24. 11. 2024, 7 p.m., 100th anniversary of the opera

Janáček Theatre

Author: Leoš Janáček

Conductor: Marko Ivanović

Director: Jiří Heřman

Ensemble: Janáček Opera of the National Theatre Brno

The performance lasts 130 minutes including a 25-minute intermission.


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Is it a fairy tale, or… were we really once so young? The whirring wings of a dragonfly outside the window remind us of the merciless advance of time, and of course it is a new dragonfly, from one of several generations that will appear over just one warm summer. A red -haired girl opens the window and the dragonfly swoops inside – it is as if the forest itself has come in, and with it the forester’s memories of his life.

The forester fell asleep in the woods. How couldn’t he, when the warm moss tempted him to lay himself down and rest upon it, and tell his wife that they had been waiting for thieves. The little fox cub sets off to investigate the forest, for there are so many strange things out there, like the green jumping frog which wakes the sleeping forester. The fox cub, transfi xed by curiosity, is easy to catch. She calls for her mother too late, and the forester takes her back to the lodge to please his children, and himself.

The little fox cub grows up to become the vixen Sharp -Ears. She lives in the courtyard together with the dog Lapák, a flock of hens and a cockerel. It’s spring and Lapák is dreaming of love, but to no avail. Sharp-Ears has no experience either, but she can still remember what went on in the starling’s nest above her old den. The forester’s son Pepík shows off to Frantík by poking the vixen with a stick, but that ends up with him being bitten nicely in the calf. A fox is no dog, after all. The forester’s wife makes a scene and the vixen has to be tied up. The hens are happy – no more being chased around the courtyard, and the fox has got its just deserts. The vixen makes a revolutionary speech, appealing to the hens to overthrow the cockerel’s rule. When that doesn’t work out, she pretends to be dead. Nudged into action by the hens, the cockerel goes to check if the vixen has really passed away. One bite later, and the cockerel’s head is in the vixen’s mouth. And why stop at the cockerel – Sharp-Ears goes to work on the hens, and the forester’s wife, brought to the yard by all the racket, nearly has a heart attack when she sees it. “Husband, shoot that fox!” she yells, but the vixen is swift er and all that can be seen of her is her red tail disappearing into the forest.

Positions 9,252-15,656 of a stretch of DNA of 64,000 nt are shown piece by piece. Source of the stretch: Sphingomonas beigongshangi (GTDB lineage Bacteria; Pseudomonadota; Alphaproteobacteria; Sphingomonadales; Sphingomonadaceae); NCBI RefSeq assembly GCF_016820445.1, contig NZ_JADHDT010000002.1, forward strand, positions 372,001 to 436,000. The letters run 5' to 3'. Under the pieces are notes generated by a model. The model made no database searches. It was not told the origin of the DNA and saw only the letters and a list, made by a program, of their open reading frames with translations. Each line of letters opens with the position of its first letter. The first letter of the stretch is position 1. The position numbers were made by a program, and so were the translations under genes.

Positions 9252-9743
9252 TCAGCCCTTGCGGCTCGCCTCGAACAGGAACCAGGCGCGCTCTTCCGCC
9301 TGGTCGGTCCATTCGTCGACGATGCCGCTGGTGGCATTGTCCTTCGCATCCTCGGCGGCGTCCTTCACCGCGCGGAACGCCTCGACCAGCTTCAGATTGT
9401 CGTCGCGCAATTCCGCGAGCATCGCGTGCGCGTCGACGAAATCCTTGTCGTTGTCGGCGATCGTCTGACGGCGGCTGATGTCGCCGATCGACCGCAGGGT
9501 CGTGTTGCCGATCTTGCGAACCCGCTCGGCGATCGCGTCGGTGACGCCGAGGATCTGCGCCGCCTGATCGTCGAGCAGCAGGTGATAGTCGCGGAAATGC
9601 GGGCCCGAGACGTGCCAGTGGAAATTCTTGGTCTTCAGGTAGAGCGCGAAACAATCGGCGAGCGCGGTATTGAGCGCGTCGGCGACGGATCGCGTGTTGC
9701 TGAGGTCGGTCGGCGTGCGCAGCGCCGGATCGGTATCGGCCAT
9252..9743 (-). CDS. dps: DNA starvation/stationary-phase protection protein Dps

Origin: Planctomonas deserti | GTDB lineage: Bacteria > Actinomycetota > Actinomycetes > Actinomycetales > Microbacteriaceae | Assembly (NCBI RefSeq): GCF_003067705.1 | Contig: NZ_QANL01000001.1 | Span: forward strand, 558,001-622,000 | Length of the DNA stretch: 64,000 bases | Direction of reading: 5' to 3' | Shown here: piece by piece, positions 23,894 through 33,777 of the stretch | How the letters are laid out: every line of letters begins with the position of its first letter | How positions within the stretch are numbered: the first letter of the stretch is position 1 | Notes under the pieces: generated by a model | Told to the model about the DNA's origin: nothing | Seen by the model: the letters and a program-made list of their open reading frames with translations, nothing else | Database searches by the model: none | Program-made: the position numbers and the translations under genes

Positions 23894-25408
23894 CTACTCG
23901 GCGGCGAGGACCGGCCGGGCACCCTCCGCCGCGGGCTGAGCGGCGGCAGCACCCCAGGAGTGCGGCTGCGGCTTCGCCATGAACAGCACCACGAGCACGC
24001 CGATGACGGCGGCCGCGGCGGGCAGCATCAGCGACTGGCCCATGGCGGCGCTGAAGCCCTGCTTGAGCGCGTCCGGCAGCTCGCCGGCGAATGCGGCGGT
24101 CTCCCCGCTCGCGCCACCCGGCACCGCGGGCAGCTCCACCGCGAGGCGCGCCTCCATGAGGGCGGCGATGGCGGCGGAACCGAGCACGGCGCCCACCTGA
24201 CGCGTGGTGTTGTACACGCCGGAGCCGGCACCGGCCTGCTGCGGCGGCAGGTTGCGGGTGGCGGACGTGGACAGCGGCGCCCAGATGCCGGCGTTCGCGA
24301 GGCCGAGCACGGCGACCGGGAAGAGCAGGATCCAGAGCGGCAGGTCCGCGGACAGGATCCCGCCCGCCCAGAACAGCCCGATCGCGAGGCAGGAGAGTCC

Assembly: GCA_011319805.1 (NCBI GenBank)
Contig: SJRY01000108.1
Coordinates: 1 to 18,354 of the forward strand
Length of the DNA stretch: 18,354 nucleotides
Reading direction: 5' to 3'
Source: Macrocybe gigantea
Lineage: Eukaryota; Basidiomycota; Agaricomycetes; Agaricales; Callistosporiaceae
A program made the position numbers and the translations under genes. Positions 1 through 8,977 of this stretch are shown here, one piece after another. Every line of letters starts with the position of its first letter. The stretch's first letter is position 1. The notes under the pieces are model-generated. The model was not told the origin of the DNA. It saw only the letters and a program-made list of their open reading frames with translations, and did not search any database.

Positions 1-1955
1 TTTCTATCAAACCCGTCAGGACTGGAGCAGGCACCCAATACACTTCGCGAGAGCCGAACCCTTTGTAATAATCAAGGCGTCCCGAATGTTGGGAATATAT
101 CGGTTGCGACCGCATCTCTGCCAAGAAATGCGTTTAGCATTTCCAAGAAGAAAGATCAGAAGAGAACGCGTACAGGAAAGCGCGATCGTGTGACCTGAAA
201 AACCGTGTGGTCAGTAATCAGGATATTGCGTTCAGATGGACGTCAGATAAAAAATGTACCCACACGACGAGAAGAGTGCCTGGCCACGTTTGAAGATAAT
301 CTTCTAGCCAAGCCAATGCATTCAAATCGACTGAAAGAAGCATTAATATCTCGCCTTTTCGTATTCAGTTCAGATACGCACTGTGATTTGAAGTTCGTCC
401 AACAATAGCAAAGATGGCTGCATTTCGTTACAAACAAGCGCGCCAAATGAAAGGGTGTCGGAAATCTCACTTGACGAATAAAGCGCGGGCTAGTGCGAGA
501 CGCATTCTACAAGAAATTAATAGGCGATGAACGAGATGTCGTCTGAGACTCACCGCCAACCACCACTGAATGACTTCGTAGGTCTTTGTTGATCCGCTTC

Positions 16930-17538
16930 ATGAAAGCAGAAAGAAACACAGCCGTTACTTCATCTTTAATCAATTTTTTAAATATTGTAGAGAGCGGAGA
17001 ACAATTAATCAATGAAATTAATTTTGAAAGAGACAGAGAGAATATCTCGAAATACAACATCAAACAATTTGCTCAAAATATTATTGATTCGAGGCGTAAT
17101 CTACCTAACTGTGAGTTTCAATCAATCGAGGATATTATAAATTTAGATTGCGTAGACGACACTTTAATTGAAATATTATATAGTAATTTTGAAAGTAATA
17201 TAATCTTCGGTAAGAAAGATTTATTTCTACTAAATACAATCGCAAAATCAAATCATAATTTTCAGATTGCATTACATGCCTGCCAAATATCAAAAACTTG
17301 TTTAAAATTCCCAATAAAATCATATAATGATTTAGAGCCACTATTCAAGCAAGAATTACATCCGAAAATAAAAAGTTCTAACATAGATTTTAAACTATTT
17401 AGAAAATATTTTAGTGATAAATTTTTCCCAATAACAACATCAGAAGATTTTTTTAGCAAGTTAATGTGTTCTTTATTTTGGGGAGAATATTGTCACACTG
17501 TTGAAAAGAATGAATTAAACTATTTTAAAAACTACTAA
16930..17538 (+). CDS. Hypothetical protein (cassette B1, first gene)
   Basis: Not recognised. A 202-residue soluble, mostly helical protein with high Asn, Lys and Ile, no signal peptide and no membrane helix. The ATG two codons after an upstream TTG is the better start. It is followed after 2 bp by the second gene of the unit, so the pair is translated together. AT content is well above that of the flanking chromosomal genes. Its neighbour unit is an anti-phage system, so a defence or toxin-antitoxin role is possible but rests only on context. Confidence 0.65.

Sharp-Ears finds the freedom she’s been dreaming of among the trees, but she also needs somewhere to live. She doesn’t hesitate to expel a grumpy old badger from his den, to the great amusement of the other woodland animals.

At Mr Pásek’s pub there’s a familiar gathering under way – the forester, a gruff pastor and a schoolmaster sighing over his secret love. The forester is teasing him. For his comic song about the virgin to whom for years the schoolmaster has been too scared to proclaim his love, the forester earns a biting question as to how he’s getting on with that fox he brought home. “It ran away, and I won’t be looking for it,” he growls. Inebriated, the schoolmaster gets up to go, and the pastor follows him. He has to pack because he’s leaving for another parish and the new tenants are already waiting. The forester would love to tarry a while longer in the company of his old friends, but his attempts to convince them to stay fall on deaf ears. So, he also heads for home through the forest.